Saturday, March 11, 2006


Still learning how to link things etc. from this but just read an entry on Dan Kimball's blog that was interesting.

Space matters and how we arrange space makes a difference.

Two comments. First, I'm not so sure that what we associate with "house" and what first century Christians associated with "house" are the same. I've done some research on family in the first three centuries of Christianity and while there was at times an egalitarian, casual feel to it, there was more likely a nt patriarch. Just a caveat.

Second, at St. Andrew's we have pews, relatively comfortable ones, but pews never the less. Wonder what would happen if we started to play with that? Take out the middle pews so that there is freedom to do stuff in the middle? More realistically we would need to set up an alternative worship space but how do you do that with rooms so multi use?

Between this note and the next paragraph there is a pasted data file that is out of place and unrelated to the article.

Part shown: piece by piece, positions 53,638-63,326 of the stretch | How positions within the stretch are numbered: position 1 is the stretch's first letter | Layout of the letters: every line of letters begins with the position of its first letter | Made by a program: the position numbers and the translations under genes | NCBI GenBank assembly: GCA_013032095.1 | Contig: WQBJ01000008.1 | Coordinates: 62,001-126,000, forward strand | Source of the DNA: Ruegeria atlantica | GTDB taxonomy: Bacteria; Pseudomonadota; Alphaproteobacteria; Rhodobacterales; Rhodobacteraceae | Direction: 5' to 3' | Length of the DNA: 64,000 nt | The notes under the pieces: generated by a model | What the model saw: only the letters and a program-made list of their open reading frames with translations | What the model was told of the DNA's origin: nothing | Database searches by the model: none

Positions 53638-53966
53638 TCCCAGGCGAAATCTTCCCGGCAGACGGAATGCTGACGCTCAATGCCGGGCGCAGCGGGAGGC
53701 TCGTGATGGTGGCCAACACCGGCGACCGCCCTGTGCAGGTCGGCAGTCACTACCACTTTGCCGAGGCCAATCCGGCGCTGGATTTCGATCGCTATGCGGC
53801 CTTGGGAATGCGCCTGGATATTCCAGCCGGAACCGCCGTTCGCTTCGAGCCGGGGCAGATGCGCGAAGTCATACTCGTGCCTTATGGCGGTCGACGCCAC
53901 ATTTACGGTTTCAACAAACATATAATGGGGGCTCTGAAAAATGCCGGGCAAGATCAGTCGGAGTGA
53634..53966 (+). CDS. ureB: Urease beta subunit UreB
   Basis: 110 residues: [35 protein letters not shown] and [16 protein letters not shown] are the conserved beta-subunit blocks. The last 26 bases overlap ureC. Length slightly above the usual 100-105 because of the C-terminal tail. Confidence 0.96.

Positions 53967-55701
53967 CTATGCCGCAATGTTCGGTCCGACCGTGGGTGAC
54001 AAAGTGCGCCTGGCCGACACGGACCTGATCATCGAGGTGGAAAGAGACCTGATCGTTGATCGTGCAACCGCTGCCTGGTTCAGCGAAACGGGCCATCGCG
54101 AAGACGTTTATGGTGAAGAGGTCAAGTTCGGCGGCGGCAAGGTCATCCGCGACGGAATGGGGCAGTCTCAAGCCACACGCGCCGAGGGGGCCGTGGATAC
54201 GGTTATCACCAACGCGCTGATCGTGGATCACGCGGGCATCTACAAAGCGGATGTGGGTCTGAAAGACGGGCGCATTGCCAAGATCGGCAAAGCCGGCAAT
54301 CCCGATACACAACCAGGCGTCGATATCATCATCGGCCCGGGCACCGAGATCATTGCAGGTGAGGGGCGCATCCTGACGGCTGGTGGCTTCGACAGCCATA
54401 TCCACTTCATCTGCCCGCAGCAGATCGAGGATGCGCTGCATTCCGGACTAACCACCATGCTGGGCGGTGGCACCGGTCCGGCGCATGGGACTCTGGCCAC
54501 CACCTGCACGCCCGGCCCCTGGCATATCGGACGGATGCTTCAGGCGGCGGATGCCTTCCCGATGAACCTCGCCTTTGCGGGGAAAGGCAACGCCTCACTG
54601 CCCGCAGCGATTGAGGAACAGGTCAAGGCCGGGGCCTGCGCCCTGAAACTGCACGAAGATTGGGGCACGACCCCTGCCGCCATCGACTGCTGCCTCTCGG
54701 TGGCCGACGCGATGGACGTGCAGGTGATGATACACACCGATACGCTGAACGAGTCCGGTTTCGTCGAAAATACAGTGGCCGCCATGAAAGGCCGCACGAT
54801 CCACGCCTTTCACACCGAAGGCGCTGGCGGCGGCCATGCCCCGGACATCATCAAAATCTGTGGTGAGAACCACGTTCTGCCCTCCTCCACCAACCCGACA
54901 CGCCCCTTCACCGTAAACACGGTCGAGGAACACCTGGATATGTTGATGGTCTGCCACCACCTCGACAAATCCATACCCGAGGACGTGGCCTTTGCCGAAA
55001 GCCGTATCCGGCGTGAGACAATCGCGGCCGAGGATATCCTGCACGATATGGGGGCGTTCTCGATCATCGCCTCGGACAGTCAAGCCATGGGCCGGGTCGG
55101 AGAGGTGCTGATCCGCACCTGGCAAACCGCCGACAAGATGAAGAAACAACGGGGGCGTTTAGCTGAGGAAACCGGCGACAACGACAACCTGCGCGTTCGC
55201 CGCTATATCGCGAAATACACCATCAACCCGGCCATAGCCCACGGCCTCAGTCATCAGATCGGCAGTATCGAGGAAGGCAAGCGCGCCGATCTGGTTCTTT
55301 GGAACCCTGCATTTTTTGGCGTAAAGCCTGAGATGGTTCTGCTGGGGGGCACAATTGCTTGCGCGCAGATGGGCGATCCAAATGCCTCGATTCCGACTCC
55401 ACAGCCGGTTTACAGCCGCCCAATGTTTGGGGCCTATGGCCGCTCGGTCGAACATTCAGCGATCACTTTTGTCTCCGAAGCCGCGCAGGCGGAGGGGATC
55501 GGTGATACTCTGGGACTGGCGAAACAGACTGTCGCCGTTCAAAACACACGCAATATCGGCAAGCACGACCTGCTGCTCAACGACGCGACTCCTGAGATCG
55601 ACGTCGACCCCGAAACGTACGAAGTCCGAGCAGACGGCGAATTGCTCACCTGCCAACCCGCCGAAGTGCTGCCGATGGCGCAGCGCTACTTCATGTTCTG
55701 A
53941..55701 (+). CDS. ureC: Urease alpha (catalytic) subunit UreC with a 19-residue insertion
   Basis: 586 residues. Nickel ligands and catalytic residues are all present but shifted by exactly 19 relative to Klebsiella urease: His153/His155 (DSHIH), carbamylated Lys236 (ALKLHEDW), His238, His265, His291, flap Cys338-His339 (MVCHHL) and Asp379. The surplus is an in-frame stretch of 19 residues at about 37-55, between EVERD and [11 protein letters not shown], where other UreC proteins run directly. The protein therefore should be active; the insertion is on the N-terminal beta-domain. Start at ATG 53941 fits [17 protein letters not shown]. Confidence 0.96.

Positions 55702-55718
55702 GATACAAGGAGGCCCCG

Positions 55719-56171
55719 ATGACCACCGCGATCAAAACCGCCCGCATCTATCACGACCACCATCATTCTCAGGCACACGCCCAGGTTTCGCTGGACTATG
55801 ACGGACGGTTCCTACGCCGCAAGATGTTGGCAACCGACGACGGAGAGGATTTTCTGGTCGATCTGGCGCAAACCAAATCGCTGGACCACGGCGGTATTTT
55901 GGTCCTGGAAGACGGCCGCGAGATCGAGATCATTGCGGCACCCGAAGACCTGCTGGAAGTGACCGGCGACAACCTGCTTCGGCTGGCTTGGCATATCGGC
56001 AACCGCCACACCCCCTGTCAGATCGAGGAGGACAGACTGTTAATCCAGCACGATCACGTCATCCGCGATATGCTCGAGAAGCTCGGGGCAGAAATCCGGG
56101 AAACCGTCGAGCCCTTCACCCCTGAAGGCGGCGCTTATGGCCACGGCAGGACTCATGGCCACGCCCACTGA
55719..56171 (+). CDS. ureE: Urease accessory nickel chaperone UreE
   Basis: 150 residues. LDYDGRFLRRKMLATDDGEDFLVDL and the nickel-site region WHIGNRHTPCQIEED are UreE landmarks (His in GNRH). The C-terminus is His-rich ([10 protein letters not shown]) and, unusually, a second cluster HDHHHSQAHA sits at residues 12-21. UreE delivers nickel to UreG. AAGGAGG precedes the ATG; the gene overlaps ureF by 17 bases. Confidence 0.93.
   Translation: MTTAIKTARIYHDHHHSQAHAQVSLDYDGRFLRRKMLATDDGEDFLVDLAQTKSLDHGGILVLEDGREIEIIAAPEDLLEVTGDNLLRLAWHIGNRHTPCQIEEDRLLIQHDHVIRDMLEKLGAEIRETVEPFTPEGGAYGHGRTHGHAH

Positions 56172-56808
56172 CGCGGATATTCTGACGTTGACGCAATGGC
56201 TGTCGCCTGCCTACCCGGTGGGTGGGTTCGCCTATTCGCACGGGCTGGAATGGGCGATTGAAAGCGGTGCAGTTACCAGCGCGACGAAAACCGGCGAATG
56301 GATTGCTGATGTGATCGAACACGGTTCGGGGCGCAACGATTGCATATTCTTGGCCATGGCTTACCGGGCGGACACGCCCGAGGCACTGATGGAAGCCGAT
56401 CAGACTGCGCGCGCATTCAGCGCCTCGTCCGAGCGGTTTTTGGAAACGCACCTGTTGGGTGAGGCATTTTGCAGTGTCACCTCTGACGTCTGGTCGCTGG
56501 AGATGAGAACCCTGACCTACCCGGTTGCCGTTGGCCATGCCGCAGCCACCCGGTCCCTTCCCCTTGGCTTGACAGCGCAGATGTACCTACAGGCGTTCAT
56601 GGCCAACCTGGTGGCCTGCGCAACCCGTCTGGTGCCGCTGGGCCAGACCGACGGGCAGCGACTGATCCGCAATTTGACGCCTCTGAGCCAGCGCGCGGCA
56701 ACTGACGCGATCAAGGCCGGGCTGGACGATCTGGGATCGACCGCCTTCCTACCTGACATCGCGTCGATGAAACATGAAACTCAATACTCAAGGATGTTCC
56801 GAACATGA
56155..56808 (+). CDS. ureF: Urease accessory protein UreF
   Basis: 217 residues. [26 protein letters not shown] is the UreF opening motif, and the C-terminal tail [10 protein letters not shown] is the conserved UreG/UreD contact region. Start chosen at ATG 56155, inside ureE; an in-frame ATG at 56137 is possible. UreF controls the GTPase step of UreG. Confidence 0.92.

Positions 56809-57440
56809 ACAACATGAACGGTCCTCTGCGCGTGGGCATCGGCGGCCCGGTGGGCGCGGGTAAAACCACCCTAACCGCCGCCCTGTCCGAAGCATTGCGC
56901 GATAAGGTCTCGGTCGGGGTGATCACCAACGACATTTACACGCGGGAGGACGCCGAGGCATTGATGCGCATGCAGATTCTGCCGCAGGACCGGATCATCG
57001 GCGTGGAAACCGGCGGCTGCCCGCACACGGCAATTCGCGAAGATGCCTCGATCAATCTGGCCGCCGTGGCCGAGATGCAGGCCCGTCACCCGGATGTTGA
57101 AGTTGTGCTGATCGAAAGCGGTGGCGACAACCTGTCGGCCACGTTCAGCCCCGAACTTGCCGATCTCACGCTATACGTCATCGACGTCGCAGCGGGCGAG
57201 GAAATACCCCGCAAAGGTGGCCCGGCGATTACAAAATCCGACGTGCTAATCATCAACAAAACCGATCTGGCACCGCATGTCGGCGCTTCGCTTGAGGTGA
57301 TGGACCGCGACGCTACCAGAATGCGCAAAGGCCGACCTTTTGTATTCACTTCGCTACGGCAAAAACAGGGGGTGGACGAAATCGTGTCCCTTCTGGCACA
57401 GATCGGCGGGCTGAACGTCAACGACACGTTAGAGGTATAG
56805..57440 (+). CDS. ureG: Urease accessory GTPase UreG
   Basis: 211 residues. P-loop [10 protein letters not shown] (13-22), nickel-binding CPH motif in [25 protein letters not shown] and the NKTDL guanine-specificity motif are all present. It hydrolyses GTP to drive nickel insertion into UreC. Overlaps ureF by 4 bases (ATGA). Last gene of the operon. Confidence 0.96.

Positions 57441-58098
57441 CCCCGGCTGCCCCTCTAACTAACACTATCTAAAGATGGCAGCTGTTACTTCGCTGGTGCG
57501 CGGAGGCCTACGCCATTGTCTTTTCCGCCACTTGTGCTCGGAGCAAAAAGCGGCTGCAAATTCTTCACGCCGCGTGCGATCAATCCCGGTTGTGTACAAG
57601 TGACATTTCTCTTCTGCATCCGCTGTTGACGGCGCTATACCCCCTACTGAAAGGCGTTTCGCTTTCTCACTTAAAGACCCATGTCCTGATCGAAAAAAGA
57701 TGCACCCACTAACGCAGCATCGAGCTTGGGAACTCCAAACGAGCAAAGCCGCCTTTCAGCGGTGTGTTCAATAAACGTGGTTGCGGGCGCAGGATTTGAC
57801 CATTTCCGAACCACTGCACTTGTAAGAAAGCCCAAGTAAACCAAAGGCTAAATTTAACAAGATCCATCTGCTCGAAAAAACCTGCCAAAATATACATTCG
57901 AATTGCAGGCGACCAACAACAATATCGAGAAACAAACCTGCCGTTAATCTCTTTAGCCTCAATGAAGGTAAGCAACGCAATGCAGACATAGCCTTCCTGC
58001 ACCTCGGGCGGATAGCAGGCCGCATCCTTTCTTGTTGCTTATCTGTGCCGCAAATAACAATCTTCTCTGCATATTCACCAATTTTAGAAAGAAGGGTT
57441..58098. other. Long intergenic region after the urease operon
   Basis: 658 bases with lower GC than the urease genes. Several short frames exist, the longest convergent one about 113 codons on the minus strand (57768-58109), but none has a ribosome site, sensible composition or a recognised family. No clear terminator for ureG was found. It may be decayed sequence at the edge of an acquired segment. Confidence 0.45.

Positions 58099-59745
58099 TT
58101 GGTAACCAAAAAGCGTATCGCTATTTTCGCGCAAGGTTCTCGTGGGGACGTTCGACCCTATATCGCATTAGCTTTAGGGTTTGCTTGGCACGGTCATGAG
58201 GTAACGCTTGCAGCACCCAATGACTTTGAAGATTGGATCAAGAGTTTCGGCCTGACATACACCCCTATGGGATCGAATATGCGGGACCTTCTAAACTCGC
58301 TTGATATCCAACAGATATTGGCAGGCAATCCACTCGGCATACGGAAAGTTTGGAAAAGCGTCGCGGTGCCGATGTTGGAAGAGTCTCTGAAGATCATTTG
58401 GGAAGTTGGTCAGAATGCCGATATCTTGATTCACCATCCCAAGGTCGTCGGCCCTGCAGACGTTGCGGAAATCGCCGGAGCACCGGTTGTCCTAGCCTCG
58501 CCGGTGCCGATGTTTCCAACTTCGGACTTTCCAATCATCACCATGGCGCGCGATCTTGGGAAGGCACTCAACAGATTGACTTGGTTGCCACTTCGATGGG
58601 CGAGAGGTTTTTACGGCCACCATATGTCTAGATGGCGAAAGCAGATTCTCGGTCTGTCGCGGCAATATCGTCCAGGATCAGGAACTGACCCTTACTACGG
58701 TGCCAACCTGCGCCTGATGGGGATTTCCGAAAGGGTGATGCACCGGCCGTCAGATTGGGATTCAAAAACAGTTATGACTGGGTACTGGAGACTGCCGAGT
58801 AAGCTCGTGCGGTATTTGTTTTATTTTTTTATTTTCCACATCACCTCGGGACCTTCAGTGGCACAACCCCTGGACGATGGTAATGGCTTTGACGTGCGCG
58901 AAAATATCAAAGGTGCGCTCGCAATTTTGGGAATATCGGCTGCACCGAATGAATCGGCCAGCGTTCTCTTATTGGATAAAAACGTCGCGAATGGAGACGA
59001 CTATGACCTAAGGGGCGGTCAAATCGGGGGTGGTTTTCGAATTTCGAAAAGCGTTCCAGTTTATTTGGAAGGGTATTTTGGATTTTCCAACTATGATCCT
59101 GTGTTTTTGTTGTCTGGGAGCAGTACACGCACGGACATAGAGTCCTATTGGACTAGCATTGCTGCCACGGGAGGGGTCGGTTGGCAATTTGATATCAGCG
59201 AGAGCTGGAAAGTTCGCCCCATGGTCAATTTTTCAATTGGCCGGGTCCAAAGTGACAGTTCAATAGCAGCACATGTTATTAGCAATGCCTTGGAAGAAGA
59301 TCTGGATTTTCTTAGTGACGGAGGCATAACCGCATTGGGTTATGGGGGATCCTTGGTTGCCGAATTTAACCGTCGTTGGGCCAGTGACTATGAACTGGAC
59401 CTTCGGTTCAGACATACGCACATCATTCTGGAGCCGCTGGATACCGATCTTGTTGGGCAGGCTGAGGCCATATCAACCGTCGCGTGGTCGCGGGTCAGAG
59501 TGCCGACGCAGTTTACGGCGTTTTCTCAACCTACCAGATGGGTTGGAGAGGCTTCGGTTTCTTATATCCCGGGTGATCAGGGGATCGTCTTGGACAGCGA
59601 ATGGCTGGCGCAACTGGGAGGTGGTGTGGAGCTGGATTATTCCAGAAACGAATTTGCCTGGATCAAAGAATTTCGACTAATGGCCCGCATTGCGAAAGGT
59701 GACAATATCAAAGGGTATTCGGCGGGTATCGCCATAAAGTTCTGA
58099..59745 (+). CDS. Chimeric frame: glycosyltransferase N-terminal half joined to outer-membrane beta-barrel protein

Anonymous Kristine O'Brien said...

I have a dream. Our sanctuary here at Trafalgar is barely 20 years old but has wooden pews (we were the recipients of a gift from a more established church who 'knew' that we would need them). I dream of taking them all out (gasp!) and replacing the floor with hardwood, inlaid with a labyrinth. Chairs would enable us to have intimate worship on Maundy Thursday, or spirituality centres for our Week of Guided Prayer.

Perhaps we are a society of mutitaskers who also want everything to be multi functional, but I don't think that's a bad thing. As our ideas about worship change it seems strange that there would be an element nailed down, especially furniture.

I also think that it would help people move away from the idea that they are spectators at worship, with a "stage" at the front and theatre-style seating.

My question is, how would it change worship if we could see and interact with one another (as Dan Kimball suggests)?

2:15 p.m., April 20, 2006  

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